Google to make artificial intelligence more people-friendly
Google is grappling with how to make sure artificial intelligence (AI) benefits humans more than it hinders them, as the powerful new technology starts to permeate all of its services.
The Internet Company on Monday, announced a research initiative aimed at finding ways to put people at the centre of AI development, from giving engineers better tools to control the technology to making sure ordinary people are not disadvantaged by decisions coming from intelligent machines.
The idea “grew out of a set of questions that started to emerge in various corners of Google about human/AI interaction,” said Fernanda Viégas, one of the researchers behind the plan.
Google’s growing awareness of the potential downside of AI reflects a broader concern in the tech world that the methods companies have used to build new products in the past might not be adequate to control the new technology. Incomplete or distorted data used to train AI systems, for instance, could result in biased “thinking” by the machines, and it is difficult to subject the algorithms they employ to outside scrutiny.
Even when AI systems work effectively, they risk embedding views of the world that put some groups of people at a disadvantage, or they can sideline humans altogether rather than encouraging new forms of computer interaction that give people a role.
The aim should be to create “people-centric AI systems” and “democratise” the technology by making it more understandable to engineers and subjects alike, Viégas and fellow Google research scientist, Martin Wattenberg, wrote in a blog post announcing the research initiative on Monday.
The Google call follows a concerted attempt by Microsoft last year to put a more humanistic approach at the centre of its own AI development. Chief Executive Satya Nadella, compared the urgency to Microsoft’s overhaul of its development processes 15 years ago after the first wave of computer viruses exposed the need for more robust software.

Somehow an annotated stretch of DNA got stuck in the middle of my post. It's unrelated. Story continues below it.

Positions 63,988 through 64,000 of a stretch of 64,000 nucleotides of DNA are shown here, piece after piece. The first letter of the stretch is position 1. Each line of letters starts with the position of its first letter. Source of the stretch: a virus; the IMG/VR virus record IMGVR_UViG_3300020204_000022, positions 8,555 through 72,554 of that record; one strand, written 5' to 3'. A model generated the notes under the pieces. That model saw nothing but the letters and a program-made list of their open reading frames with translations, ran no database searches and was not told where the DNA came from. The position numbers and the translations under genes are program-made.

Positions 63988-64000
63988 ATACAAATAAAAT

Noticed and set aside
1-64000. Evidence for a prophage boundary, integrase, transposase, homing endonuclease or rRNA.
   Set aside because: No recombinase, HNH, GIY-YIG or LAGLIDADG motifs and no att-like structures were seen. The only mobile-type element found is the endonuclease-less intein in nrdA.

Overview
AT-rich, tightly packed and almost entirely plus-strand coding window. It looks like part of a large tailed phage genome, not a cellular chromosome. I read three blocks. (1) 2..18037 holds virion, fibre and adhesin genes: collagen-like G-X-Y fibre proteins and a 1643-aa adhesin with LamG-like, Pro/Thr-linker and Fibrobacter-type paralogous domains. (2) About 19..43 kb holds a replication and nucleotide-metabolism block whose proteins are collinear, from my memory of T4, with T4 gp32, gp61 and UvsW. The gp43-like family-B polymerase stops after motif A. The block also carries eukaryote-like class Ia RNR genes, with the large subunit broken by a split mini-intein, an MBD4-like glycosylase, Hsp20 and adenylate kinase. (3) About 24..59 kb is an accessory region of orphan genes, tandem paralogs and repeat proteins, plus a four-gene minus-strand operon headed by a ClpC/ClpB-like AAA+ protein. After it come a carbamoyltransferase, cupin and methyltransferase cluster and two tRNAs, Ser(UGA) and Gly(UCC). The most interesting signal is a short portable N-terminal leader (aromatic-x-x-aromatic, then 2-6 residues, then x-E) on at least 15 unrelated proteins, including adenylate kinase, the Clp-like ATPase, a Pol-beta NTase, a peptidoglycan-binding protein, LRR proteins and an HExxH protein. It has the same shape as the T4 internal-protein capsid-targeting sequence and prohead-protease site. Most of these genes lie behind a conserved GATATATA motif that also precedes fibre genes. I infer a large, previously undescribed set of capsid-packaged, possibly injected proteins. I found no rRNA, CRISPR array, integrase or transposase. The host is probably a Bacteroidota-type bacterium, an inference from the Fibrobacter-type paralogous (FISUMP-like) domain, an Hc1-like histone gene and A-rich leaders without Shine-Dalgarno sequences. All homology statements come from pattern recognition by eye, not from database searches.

Google’s drive is led by two senior research scientists from Google Brain, the name given to the first research project at the company to use deep learning — the most advanced form of the machine learning technology that is behind the current advances in AI.
Most AI research so far has been narrowly focused on “technical performance”, the two wrote. They called instead for a new development process that starts with end users in mind — a technique known as design thinking, a popular approach to product development that spread had to many industries.
“How can we make sure this technology benefits and empowers everyone?” the authors asked.Their call echoes a growing concern that the difficulty of explaining how AI systems work could lead to a lack of trust in their results, holding back their use. In one attempt to overcome this problem, the U.S. defence department’s research arm has backed studies into how to make the “thinking” of AI systems more intelligible to humans.